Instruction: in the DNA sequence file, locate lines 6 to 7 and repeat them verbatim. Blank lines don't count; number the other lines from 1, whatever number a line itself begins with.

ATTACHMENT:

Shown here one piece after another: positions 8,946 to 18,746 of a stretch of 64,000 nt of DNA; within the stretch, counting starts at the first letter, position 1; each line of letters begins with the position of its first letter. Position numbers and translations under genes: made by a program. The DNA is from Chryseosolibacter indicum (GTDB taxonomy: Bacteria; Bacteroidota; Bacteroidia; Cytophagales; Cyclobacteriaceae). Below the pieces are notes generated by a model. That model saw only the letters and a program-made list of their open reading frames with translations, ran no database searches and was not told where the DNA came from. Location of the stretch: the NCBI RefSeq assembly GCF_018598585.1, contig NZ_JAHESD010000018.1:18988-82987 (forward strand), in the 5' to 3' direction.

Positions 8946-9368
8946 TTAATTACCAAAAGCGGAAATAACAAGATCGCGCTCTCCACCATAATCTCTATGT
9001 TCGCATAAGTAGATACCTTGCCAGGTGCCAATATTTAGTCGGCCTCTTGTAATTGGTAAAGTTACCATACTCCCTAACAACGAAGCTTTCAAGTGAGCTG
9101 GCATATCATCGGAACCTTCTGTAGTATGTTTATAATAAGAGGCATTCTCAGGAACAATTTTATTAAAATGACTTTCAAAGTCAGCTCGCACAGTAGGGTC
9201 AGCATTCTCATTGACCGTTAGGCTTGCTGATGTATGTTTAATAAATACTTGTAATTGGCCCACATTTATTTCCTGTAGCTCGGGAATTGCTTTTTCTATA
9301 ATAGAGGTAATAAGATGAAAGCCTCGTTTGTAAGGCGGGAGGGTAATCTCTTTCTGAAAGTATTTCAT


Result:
9201 AGCATTCTCATTGACCGTTAGGCTTGCTGATGTATGTTTAATAAATACTTGTAATTGGCCCACATTTATTTCCTGTAGCTCGGGAATTGCTTTTTCTATA
9301 ATAGAGGTAATAAGATGAAAGCCTCGTTTGTAAGGCGGGAGGGTAATCTCTTTCTGAAAGTATTTCAT